Sofi Tukker's Video For 'Drinkee' Is A Psychedelic Dance Party

July 10, 20168:50 AM ET

by Sophie Kemp

Sofi Tukker wants you to get lost in a weird, psyched out world of dance. In the new video for “Drinkee,” the New York-based duo, which is made up of Sophie Hawley-Weld and Tucker Halpern, plays in a tropical jungle diorama, accompanied by Grecian style statues in neon colors, parrots and one giant goldfish. Hawley-Weld and Halpern say the video for “Drinkee” isn’t supposed to make any sense: It’s the kind of video that might as well be the concept for a nightclub, with scenes of band members staring dead into the camera before a zebra printed backdrop or behind deadpanning models wearing brightly colored outfits.

The song itself takes inspiration from the poem Relógio, by the Brazilian Portuguese writer Chacal, which they outfit in a stylish beat that would be equally at home in a fashion week party or an Apple ad. Of the words, the duo writes, “We wanted it to act like a chant in which the point is just the act of repetition.” It’s a track that’s dedicated to making sure you get out of your head and get on the dance floor.

“Drinkee” comes from the band’s self-released EP, Soft Animals, out now.

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Heavy Fighting Erupts In South Sudan's Capital

South Sudanese troops loyal to Vice President Riek Machar, pictured here in April, say their military positions in the capital are being attacked.

South Sudanese troops loyal to Vice President Riek Machar, pictured here in April, say their military positions in the capital are being attacked. Jason Patinkin/AP hide caption

toggle caption Jason Patinkin/AP

Heavy fighting erupted Sunday in South Sudan’s capital Juba after a lull Saturday. The clashes between forces loyal to the country’s president and vice president have reportedly killed more than 150 people since they started mid-week.

As NPR’s Ofeibea Quist-Arcton tells our Newscast unit, “former rebels loyal to a vice president in South Sudan say their military positions in the capital have been attacked by government troops who back his rival – the president.” Ofeibea explains:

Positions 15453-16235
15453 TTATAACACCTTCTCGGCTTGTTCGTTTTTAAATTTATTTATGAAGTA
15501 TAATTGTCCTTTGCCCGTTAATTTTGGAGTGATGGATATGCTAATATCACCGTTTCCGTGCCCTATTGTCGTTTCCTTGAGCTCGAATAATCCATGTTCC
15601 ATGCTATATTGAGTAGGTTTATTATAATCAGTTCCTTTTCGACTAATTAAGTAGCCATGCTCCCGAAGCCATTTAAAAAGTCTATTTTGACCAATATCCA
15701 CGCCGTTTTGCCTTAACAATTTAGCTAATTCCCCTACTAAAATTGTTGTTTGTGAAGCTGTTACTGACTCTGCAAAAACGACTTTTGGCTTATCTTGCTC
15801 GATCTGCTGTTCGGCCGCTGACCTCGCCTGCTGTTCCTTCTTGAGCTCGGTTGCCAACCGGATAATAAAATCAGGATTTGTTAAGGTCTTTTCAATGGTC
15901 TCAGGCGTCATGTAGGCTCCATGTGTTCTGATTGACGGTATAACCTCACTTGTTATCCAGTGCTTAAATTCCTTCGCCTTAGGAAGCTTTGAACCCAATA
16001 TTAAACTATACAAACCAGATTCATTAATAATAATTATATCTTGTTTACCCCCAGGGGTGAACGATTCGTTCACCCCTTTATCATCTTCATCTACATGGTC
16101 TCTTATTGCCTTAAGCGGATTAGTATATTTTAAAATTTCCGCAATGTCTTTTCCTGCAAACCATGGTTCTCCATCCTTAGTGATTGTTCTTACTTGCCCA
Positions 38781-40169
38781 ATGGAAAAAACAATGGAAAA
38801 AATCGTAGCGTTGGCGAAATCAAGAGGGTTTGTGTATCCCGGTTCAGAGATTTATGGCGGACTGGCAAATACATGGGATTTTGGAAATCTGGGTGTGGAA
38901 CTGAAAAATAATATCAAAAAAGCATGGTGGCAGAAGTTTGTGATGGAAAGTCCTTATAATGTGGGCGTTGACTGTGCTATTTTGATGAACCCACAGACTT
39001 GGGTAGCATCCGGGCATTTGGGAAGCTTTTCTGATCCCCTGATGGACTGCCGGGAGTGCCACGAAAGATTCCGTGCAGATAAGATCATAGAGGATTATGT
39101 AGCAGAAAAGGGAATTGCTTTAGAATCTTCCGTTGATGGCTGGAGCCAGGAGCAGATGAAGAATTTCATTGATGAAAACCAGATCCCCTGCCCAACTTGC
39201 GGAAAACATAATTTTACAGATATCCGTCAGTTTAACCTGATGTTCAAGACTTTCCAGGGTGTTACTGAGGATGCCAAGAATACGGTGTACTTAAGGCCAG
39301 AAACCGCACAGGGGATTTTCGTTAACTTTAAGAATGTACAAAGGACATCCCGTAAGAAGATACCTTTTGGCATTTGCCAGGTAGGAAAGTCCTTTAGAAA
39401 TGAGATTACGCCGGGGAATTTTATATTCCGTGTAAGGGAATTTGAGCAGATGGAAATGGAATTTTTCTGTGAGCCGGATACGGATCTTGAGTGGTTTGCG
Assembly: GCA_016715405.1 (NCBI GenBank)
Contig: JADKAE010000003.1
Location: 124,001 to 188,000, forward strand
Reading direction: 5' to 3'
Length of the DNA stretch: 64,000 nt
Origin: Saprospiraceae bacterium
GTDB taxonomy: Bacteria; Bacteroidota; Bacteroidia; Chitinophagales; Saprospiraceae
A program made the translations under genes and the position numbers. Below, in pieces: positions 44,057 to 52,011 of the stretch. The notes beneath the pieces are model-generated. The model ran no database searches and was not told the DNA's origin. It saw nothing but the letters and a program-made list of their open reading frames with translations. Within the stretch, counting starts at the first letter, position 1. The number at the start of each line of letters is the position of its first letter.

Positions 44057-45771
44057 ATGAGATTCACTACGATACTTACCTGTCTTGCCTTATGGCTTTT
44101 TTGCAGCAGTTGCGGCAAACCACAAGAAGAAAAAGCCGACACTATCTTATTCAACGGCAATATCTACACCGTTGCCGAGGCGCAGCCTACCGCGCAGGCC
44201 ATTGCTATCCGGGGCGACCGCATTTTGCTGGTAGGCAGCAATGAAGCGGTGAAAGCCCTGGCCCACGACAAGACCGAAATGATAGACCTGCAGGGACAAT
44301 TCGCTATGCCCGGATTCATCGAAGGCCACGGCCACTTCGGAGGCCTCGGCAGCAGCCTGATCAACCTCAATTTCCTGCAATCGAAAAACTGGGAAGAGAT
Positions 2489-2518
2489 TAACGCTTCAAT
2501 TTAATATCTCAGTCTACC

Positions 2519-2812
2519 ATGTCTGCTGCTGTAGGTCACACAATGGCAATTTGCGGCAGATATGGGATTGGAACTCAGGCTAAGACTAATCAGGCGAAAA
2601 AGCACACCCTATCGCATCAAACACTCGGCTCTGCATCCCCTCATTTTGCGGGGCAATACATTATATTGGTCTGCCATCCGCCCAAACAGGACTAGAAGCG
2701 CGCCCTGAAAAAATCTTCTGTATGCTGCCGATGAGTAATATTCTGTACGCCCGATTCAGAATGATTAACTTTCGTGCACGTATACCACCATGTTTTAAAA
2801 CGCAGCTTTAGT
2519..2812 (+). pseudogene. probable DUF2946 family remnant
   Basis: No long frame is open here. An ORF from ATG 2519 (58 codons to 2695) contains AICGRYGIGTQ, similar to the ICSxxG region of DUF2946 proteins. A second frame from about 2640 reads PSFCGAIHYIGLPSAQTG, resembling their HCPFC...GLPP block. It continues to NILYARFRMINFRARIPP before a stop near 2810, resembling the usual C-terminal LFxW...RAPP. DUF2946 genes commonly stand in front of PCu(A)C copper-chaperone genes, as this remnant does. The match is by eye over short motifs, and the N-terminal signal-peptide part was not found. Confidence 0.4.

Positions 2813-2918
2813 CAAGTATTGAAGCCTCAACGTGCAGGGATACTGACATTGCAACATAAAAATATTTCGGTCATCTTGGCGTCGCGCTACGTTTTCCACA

“Violence first erupted on Thursday in Juba, the South Sudanese capital, in gun battles between soldiers loyal to President Salva Kiir Mayardit and his deputy and erstwhile rebel leader, Riek Machar. Machar’s men now say the military has attacked their main barracks in the city. The UN mission in South Sudan reports exchanges of loud gunfire, and mortar and grenade explosions near its headquarters.”

She adds that the renewed fighting between the rival factions of South Sudan’s army “is sparking fears of a renewed civil war, despite a fragile peace deal signed last year, followed by the formation of a unity government in April.”

In a statement, the U.N. Security Council condemned the fighting and “expressed deep concern over the parties’ lack of serious commitment” to implementing the peace agreement in the world’s newest country.

“South Sudan’s civil war was fought largely along ethnic lines with Kiir, a Dinka, and Machar, a Nuer, drawing support from their respective tribes,” Reuters reports. The wire service adds that “Kiir and Machar have yet to integrate their forces, a key part of the peace deal.”

Kenya Airways said in a post on Twitter that it has suspended flights to Juba “due to the uncertain security situation.”

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Under A Hard-Line President, Dozens Of Drug Suspects Killed In Philippines

The new president of the Philippines, Rodrigo Duterte (right) walks beside the new police chief, Ronald Bato Dela Rosa, (left) as he was sworn in on July 1 in Manila. Duterte assumed the presidency on June 30, pledging a ruthless approach to suspected drug traffickers. Dozens have been killed by police in recent days.

The new president of the Philippines, Rodrigo Duterte (right) walks beside the new police chief, Ronald Bato Dela Rosa, (left) as he was sworn in on July 1 in Manila. Duterte assumed the presidency on June 30, pledging a ruthless approach to suspected drug traffickers. Dozens have been killed by police in recent days. Noel Celis/AFP/Getty Images hide caption

toggle caption Noel Celis/AFP/Getty Images

They call him “The Punisher.” And “Duterte Harry.” And now, “Mr. President.”

Rodrigo Duterte was sworn in as the Philippines’ president just over a week ago after running on a simple platform of ridding the country of drug-related crime and corruption.